Port Denarau is rapidly emerging as more than a tourism hub. It now has a world-standard boatyard to go with the shopping, dining and marina facilities that make it so popular.
It is providing a full range of boatyard facilities to help attract and service the growing number of cruising yachts and superyachts heading for our waters. It is also providing jobs for an increasing number of workers, up to 300 directly or indirectly already.
Managing Director, Nigel Skeggs has told the Fiji Sun how Port Denarau Marina staff have worked tirelessly in the past couple of years to ensure that the boatyard reaches the standards sought.
Port Denarau Marina boatyard unveils new facilities
“I am very proud of the achievements we have made to date as well as the ongoing commitment to excellence from both tenants and contractors,” he said.
“We are receiving great feedback and there is currently a substantial amount of work being carried out on local and international boats providing huge benefits to the greater community.”
The shipyard has just completed a full upgrade to bring all equipment up to international standards as they are predicting that future demands will be greater than at present.
The yard has been around for quite a while, but it was a very rudimentary facility capable of only handling small vessels and there was only a limited supply of services that had the skill levels required by the marine industry.
The fledgling marina was then taken over by the current owners and a development plan was agreed. In the next nine years a great deal of money was spent to create the marine services facility that exists at Port Denarau Marina today.
And the owners continue to invest heavily in both further development and in the maintenance and upgrading of the existing equipment. The function of any marine yard begins with what is termed in the marine industry as “lifting out”. This is taking a vessel out of the water and placing it in a position that allows for work to be carried out.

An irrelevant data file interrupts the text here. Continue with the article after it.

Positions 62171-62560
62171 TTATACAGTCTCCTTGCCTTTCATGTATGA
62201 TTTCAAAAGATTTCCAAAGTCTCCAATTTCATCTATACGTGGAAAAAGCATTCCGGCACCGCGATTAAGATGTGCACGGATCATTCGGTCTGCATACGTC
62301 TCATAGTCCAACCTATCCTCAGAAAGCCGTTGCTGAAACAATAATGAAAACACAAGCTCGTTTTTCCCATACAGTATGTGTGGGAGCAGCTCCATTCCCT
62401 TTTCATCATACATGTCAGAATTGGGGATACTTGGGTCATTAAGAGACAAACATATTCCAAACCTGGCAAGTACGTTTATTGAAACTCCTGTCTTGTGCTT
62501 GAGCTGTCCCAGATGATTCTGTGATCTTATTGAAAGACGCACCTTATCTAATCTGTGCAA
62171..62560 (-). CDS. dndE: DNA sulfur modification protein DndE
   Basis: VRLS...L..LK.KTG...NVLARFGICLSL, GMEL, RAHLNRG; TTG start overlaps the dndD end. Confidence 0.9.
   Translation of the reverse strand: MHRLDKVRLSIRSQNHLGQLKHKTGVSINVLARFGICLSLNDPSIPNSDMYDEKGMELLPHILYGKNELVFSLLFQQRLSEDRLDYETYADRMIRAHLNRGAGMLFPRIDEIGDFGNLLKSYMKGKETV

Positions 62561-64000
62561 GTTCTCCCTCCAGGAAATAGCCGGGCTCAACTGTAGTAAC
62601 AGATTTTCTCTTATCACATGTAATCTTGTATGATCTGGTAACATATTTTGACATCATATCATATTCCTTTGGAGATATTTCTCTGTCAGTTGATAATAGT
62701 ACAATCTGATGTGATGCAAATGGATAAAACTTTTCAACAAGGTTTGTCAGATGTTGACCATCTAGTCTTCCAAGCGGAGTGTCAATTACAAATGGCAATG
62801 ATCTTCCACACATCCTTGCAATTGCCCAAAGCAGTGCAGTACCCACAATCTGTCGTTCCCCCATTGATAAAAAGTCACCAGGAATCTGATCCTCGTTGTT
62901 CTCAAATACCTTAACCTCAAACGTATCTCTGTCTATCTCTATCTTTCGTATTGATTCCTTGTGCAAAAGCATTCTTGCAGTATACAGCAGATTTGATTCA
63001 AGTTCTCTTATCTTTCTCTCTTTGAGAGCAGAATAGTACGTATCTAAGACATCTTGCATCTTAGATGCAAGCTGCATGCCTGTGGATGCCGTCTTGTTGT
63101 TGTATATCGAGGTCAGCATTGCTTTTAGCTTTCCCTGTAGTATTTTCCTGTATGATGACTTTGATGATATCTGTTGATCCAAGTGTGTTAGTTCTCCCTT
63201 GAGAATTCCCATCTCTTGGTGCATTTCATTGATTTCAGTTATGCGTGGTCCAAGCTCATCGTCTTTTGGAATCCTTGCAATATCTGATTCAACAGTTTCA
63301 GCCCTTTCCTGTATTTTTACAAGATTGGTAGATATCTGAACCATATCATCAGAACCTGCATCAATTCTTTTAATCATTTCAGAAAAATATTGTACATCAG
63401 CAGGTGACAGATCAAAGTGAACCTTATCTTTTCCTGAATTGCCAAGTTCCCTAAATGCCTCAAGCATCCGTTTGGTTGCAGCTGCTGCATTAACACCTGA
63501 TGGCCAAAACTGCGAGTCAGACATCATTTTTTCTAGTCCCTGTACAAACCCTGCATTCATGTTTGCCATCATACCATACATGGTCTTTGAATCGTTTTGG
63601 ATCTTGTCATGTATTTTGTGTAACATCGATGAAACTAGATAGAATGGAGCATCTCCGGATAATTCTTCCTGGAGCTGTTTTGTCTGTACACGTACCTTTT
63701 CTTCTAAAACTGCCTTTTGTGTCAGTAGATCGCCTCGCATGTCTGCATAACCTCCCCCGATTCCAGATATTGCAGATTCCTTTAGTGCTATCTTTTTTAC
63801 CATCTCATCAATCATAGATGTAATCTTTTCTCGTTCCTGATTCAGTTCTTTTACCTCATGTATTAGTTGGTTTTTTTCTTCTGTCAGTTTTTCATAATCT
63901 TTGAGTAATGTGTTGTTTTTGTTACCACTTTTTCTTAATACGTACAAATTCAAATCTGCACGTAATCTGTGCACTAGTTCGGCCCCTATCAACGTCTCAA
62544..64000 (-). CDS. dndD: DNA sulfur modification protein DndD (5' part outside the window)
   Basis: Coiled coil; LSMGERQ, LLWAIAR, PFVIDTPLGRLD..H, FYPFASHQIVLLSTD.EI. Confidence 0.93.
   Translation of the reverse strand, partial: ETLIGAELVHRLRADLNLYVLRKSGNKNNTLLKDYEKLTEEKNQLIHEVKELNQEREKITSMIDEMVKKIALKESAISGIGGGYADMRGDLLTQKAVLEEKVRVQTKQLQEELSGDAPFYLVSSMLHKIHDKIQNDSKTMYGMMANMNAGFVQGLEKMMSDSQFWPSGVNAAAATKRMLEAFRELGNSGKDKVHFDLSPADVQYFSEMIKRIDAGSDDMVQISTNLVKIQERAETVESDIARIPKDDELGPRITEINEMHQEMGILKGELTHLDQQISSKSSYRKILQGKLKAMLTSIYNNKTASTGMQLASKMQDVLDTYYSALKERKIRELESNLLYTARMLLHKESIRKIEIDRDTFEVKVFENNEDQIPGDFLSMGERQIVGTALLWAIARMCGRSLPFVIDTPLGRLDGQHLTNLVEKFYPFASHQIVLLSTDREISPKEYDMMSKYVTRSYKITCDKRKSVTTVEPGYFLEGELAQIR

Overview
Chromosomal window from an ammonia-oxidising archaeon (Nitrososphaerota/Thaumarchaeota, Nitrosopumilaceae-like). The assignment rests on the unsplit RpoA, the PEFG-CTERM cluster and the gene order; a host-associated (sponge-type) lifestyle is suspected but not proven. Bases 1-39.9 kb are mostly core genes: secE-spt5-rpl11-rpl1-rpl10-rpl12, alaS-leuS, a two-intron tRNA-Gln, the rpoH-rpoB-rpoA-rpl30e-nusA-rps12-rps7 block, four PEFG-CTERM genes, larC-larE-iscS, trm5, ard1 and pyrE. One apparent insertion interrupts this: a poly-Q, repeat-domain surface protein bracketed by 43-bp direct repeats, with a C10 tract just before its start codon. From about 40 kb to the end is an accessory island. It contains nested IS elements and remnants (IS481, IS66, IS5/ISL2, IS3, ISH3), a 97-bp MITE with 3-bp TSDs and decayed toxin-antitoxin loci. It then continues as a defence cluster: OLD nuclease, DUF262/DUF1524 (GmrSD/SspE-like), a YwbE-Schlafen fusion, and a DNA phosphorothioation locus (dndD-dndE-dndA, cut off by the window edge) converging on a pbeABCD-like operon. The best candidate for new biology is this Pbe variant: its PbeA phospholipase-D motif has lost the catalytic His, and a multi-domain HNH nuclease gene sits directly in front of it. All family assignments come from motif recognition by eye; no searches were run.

At Port Denarau vessels up to a total weight of 50 tonnes are lifted with a variety of specialised equipment.
For the maximum lifts there is a piece of equipment called a travel lift. It has a steel tower structure that is supporting two heavy slings which are lowered under the vessel parked in the lift bay. Engines built into the structure wind in the slings lifting the boat out of the water.
Then other engines drive the wheels and the vessel is moved to a convenient place in the hard stand area. A series of specialised props are placed under the vessel and the lift clears the area so that work can commence.
There is a variety of different lifting equipment used to perform special tasks, including one that can lift small boats up to twenty-five feet in the air and place them in dry storage racks.
CHETTY TO AUSTRALIA
So important is the lifting function that the company is sending its foreman, Vinay Chetty, to undertake a course at Gold Coast City Marina in Australia to be certified to international standard.
On his return he will have to control 20 travel-lift operations, all of which must be videotaped and logged. He will then return to Australia and checked out by the Australian marine institute to earn an internationally recognised qualification. Once the vessel is on the hard stand and appropriately supported with props it is ready for work. With cruising yachts the owner and the crew carry out a lot of the work. But there are many activities that require highly qualified trades people and it is here that the Port Denarau infrastructure comes into its own.